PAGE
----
Preparing your kids for a long-distance move

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Due to a job transfer, we are moving to a different region of the country. How can parents help kids adjust to a cross-country move, whether due to a job change or a military transfer?


They can begin by realizing that a major move can be hard on children. According to Parents magazine, "Toddlers will mourn the loss of their room and the house they’ve always lived in. School-age children will mourn the loss of their friends and their school. Teenagers, along with mourning all of the above, are likely to feel anger at their parents for a major life change that is beyond their control." With all this mourning going on, mom and dad have to be willing to allow their kids some time to grieve. So be patient. Eventually life will normalize again, but you can't expect it to happen overnight.

How to help your kids cope

In her book After the Boxes are Unpacked, author Susan Miller suggests several ways of helping your kids make the transition as smoothly as possible.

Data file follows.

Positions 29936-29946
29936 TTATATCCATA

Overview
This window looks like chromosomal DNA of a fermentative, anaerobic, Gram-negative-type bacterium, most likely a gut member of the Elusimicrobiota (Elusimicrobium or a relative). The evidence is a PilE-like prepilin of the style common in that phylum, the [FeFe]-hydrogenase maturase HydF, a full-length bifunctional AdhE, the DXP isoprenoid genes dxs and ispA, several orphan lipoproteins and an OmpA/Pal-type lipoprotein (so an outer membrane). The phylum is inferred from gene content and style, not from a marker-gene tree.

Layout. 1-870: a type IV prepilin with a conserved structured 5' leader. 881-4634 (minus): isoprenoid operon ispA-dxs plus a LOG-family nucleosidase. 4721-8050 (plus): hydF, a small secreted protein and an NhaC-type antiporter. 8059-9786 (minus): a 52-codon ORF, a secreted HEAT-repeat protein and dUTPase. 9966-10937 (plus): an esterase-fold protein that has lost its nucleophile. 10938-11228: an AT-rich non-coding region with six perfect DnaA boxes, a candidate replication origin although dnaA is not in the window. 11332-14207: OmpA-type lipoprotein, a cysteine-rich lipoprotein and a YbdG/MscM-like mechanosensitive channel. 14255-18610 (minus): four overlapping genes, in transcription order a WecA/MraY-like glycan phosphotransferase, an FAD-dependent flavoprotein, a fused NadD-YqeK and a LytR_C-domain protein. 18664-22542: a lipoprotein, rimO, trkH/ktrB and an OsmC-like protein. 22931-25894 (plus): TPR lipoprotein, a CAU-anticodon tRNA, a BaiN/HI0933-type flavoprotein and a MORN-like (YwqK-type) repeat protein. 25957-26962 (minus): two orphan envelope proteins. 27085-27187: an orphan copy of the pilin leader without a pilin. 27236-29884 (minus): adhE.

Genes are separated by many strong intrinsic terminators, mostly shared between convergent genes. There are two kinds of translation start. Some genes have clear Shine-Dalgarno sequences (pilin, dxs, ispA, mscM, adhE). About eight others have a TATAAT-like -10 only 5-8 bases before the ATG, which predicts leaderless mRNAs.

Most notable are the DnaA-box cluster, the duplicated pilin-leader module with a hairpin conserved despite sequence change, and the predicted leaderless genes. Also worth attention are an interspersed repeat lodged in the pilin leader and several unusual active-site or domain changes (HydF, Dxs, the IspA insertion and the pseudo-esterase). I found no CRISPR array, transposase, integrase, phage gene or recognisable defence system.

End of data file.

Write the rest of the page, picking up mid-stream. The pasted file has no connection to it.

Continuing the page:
Don’t play down the importance of the changes they’re going through. Telling them that "everything will work out" isn't necessarily the best approach.

Encourage them to express their fears and concerns. If they are too young to verbalize their thoughts, help them. If you have teenagers, ask them to express their feelings.

Let them do the talking and make up your mind to be a good listener.

Whatever you do, don’t deny your children’s feelings. That will only increase their sense of isolation and frustration.

Don’t feel that you need to shoulder all the blame or justify the move to your kids. It’s not up to you to solve all their problems.

Remember that it’s normal for some children to experience a temporary regression in behaviour after a move. If you have school-aged kids, you may even see a drop in their grades. If that’s the case, don’t panic. Give them the time and space they need in order to adjust to the new situation.